The Milan IP Court, with ruling no. 8986/2016 published on 18 July 2016, stated that the commercialisation of some watches made by the Italian competitor Blu Trade S.r.l. and its distributor, Coin S.r.l., infringed the Community design no. 919204-002, registered in 2008 by the Danish company Noon Copenhagen AS, and that such activity also constituted unfair competition for slavish imitation.
Here are the facts. The Danish company, together with its exclusive Italian distributor, sued the Italian competitor and Coin, requesting the Milan Court to have them enjoined from commercialising their watch model branded “Easy Time”, since it constituted both infringement of the abovementioned Community design (reproducing the shapes of a particular watch dial consisting in three overlaid discs capable of creating different games of colour depending on the hour indicated by two lancets) and unfair competition for slavish imitation of the product covered by the latter. Accordingly, they also sought damages. The defendants appeared, arguing that all the claimants’ claims were unfounded. Furthermore, the Italian competitor filed a counterclaim of invalidity of the enforced design for lack of novelty and individual character and Coin requested it be indemnified by the latter in case of adverse judgment pursuant to an earlier agreement existing between them.
Firstly, the Judges considered the design enforced by the claimants valid. Contrary to the defendants’ arguments, in fact, they stated that: a) the design shapes (e.g. the multiple-disk representation) definitely come from a purely aesthetic choice and do not improve the functionality of the product nor enhance its performance; b) the enforced design is new, given that the earlier design identified by the defendants – by the way, owned by Noon Copenhagen – appears similar but not identical to the first, having only due discs without any lancet rather than two lancets and three discs; c) the design at issue has an individual character, because the impression generated in the informed user, able to find even a slight difference undetectable to the average consumer, appears basically different from that generated both by the earlier design under b) and by a second design, registered in 2006, the main features of which were the specific colours and the game of light created by the lancets.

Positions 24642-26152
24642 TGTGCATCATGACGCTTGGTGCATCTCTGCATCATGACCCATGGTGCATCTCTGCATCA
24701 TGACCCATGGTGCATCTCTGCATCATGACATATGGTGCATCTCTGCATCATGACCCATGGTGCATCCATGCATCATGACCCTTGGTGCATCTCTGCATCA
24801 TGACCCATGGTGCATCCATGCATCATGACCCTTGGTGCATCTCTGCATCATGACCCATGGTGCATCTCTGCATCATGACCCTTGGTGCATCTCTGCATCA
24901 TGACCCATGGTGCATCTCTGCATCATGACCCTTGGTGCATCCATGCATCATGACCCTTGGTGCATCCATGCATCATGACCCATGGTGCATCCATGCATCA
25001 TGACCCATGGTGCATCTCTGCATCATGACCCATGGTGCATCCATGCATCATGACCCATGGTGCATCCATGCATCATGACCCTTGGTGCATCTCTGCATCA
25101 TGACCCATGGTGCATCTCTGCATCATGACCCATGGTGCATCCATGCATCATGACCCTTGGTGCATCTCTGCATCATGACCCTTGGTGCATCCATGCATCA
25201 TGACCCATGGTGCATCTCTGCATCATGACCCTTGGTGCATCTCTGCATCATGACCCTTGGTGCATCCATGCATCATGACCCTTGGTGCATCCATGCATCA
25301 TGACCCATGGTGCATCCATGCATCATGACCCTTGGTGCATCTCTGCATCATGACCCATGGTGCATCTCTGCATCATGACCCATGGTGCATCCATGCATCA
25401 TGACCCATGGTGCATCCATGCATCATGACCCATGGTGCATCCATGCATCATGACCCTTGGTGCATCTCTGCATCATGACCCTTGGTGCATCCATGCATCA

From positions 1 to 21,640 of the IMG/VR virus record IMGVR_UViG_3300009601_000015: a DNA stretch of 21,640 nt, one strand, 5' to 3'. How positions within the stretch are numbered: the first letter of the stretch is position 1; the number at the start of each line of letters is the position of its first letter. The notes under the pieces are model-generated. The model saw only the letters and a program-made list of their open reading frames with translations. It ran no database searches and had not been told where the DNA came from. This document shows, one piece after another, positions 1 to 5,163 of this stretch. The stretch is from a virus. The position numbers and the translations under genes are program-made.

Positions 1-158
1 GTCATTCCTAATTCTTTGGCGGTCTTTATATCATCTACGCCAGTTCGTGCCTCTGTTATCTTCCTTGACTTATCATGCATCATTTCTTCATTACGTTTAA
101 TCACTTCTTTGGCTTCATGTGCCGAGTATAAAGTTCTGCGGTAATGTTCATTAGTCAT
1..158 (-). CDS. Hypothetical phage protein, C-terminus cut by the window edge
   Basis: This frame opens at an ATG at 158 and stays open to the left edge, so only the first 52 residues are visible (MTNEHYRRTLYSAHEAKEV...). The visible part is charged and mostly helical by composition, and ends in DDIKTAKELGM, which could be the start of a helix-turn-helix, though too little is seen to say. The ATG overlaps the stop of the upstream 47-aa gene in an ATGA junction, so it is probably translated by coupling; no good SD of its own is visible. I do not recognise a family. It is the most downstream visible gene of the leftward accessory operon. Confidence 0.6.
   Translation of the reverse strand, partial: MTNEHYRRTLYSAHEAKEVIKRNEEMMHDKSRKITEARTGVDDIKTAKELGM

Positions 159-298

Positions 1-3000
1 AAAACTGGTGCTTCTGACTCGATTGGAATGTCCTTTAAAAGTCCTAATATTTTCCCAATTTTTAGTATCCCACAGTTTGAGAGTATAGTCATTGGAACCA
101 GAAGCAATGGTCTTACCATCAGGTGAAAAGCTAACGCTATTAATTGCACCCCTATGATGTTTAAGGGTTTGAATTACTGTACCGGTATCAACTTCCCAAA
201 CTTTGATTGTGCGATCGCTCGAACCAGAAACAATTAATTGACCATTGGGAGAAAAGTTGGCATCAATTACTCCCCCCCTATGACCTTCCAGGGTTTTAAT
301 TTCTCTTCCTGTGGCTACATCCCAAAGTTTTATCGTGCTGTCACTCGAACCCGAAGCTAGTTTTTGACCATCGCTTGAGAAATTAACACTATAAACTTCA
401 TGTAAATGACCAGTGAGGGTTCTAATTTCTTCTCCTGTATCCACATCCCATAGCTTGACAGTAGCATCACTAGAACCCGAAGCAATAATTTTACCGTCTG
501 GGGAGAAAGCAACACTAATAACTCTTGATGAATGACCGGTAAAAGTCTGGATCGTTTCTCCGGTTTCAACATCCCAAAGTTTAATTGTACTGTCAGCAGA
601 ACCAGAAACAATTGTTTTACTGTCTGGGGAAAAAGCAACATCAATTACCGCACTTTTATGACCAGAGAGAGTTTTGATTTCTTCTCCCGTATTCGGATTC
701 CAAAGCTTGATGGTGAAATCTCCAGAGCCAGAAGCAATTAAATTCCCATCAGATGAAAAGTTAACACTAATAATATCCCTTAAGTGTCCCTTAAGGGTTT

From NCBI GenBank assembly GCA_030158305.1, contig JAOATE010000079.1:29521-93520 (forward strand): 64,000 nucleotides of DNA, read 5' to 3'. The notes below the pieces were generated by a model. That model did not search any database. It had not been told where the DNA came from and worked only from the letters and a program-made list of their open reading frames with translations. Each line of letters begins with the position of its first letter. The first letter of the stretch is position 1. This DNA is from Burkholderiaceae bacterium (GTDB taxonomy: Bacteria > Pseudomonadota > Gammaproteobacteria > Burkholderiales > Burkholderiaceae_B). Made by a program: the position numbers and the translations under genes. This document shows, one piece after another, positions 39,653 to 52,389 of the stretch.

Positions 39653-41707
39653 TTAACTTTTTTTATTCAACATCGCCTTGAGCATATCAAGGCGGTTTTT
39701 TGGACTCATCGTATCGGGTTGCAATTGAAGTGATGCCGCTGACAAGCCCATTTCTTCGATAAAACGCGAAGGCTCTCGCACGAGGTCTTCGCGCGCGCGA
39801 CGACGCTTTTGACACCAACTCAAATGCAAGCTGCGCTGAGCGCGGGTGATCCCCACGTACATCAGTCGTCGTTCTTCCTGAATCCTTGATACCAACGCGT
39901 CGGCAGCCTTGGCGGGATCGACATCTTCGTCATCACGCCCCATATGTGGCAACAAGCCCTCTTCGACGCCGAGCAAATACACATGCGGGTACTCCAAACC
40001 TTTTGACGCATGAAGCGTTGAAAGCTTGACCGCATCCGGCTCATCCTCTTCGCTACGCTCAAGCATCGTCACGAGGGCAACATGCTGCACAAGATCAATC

Secondly, the Court also acknowledged the design infringement made by the defendants. To the Judges, in fact, the dial of the Easy Time watch and the dial represented by the design at issue generate almost identical games of light, given that in both there are three discs and two lancets, so that the resulting chiaroscuro contrast is the same: in fact, they both have a light and a dark area, each including in turn a paler clove.
Also with regard to the unfair competition for slavish imitation, the Judges granted the claimants’ claims, due to the almost complete similarity existing between the watches commercialised by the parties, capable of bringing consumers to believe that the latter come from the same company. Such similarity arises from the fact that the Easy Time watch totally reproduces, in the strap and dial, both the colours and the drawings of the claimants’ watch, as well as the position and size of the latter, so that the former’s slight differences are absolutely undetectable to the average consumer. In this context, the circumstances highlighted by the defendants in order to exclude the likelihood of confusion between the products are insignificant. In fact: a) the presence of the Easy Time trademark on the defendants’ product is irrelevant, because the consumer could think that the latter belongs to a second production line of the fair competitor; b) nor are the different prices of the products relevant, given that both are destined for the same kind of consumers; c) nor can the different packaging be considered relevant, since both the competitors use a common and partially/totally transparent packaging for their products.
In light of all the above, the Judges enjoined the defendants from manufacturing, commercialising and advertising the Easy Time watch, establishing a penalty of € 40 for any watch commercialised after the publication of the ruling under review. They also ordered both defendants jointly and severally – although having acknowledged Coin’s right to be indemnified – to pay both compensation for damages, totally amounting to € 30,000 given the low sales and limited distribution of the infringing products (and including damages to the claimants’ image), and the legal fees.